Thursday, October 23, 2008
It is in recognition of the continuing and expanding legacy of Professor Dennis E. Minor that this presentation blog is created.
Dr. Minor carried the light that illuminated the potential and promise of technologies in enhancing teaching and learning in the arts and humanities at Louisiana Tech University. The knowledge, vision, enthusiasm, and persistence he dedicated to this cause continues to serve an ever-expanding number of faculty members and students at Tech.
In honor of Dr. Dennis E. Minor's leadership, I humbly offer this blog as a token of the dedication to quality in teaching and learning that he shared with students and colleagues. The header of each of the following posts is linked to an example of the principle or technology in that post. Recognizing Dr. Minor's fascination with the horizons of technologies, you will find "on the horizon" posts interspersed through the blog. Please post comments to keep this resource blog current, interactive, and relevant. - ray
- The Objectivism/Behavorism approach where an emphasis is placed on cultivating desired behaviors
- The Cognitivism/Pragmatism approach where an emphasis is placed on organization, structuring and memorization.
- The Constructivism/Interpretivism approach where an emphasis is placed on building knowledge that is unique and specific to the learner.
Research has pointed to Constructivism as a particularly effective way to approach online learning. An emphasis is placed on interaction and engagement:
instructor < - > student < - > student < - > discipline
Most notably, Siemens posits that knowledge in the 21st century resides, not just in the individual's brain, but also in the networks that the individual has built (both social and electronic). Due to the exponential increase in information, we need to expand our repository to include other individuals and sites where knowledge may be accessed.
- For some time, we have had devices that could interface with the human optic nerve to provide some limited sight to those who have lost their vision.
- Now scientists have been able to rewire severed nerves in monkeys to enable them to control extremities that were rendered ineffective.
- On the marketplace now is the human brain wave sensor that can be interfaced with video games. ABC Report. Stanford Emotiv EPOC.
- Watching video
- Listening to audio
- Observing demonstrations
Active approaches emphasize:
- Interaction through discussion
- Student<->student / faculty<->student interactions
- Student presentations
- Group projects
- Problem solving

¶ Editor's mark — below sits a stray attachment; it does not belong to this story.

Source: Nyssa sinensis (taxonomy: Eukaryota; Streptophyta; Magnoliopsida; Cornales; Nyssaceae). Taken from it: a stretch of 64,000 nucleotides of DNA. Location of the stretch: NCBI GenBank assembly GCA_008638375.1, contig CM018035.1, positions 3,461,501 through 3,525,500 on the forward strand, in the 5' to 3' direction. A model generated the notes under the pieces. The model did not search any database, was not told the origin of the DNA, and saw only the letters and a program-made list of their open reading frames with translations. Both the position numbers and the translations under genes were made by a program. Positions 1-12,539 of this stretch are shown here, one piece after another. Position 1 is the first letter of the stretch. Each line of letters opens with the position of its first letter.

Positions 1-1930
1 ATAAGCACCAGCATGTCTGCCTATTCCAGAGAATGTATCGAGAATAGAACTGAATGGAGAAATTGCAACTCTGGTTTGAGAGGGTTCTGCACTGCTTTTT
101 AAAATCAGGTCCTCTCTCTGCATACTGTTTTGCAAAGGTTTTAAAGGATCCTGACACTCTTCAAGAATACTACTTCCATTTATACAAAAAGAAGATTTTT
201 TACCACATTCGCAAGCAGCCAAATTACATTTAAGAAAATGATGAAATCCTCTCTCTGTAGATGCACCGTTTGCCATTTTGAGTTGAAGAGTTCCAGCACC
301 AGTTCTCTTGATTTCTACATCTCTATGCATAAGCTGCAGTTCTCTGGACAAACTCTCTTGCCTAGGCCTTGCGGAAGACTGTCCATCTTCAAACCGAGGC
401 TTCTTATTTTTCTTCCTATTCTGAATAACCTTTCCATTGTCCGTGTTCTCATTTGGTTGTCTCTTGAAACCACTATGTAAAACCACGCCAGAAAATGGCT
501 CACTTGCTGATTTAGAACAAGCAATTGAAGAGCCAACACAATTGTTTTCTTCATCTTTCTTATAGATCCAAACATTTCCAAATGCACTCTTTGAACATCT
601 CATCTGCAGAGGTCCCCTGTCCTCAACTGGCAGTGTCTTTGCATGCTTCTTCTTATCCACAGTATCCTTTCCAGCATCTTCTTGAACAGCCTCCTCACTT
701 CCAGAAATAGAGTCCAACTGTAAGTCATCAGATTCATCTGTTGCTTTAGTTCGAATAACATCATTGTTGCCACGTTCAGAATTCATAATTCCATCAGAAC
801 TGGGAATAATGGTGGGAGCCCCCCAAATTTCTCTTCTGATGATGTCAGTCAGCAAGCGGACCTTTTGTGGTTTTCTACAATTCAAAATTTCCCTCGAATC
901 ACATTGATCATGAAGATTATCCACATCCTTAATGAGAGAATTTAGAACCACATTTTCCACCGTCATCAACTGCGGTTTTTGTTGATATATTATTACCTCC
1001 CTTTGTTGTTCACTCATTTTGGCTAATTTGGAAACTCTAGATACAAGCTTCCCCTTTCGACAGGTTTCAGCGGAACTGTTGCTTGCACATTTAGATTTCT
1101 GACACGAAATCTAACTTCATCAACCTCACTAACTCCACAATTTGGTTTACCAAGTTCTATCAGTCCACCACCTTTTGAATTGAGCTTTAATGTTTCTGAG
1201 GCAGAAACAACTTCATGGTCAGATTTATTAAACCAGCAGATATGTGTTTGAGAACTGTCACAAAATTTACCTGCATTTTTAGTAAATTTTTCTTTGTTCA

A presentation blog dedicated to active learning:
The National Survey of Student Engagement (NSSE) just released results of a national study that shows online students report deeper learning and more engaged learning than their on-campus counterparts:
- Knowledge involves active cognizing by the individual.
- Knowledge is adaptive, facilitating individual and social efficacy.
- Knowledge is subjective and self-organized, not objective.
- Knowledge acquisition involves both sociocultural and individual processes.
There are some great examples linked above.
A resource recently shared with me by Vidorah is the SL Immersive Workspaces:
A great look ahead in virtual learning environments: http://connect.educause.edu/Library/EDUCAUSE+Review/LookingtotheFutureHigherE/47222
An incomplete list of colleges and universities who are using SL: http://www.simteach.com/wiki/index.php?title=Institutions_and_Organizations_in_SL#UNIVERSITIES.2C_COLLEGES_.26_SCHOOLS
Second Life is not the only virtual environment:http://www.virtualworldsreview.com/
Google is now into the virtual environment game:http://www.lively.com/popular
The taxonomy circle is a most useful tool. Note that it combines the non-active roles of remember and understand - and separates out each of the active roles of:
It is in the higher orders of the taxonomy that we achieve active learning - and in which we can implement some of the new and evolving Web 2.0 tools to actively engage students.
Dr. Mayadas identified five key "pillars" of success in online programs:
- Learning Effectiveness
- Faculty Satisfaction
- Student Satisfaction
- Cost Effectiveness (institutional commitment)
All five of these pillars are necessary for a successful online program.
- Course Introduction/Overview
- Learning Objectives
- Assessment and Measurement
- Resources and Materials
- Learner Interaction
- Course Technology
- Learner Support
One additional area I encourage users to consider is the less-quantitative aspects of the class. How does the class promote affective learning and changes? Are attitudes and opinions cultivated?
An excellent, less-quantitative, rubric that addresses some of these areas is one developed by Chico State University:
For educators, it provides a solution for the age-old quandry of group projects. Have you ever assigned group project only to be approached afterward and told that one student did nothing, or did the whole assignment? Wiki has the solution - a complete history is recorded - each contribution, each change, each addition, each correction is visible to all.
Of course the Zoho suite http://www.zoho.com and Google Docs http://docs.google.com provide similar features.
Assessing Learning in Web-enhanced/Online Courses http://serc.carleton.edu/introgeo/assessment/online.html
Get Fast! http://getfast.ca/
For daily updates on online learning, educational technology and emerging technologies, I invite you to visit the blogs aggregated in the right column:
Online Learning Update
Educational Technology Blog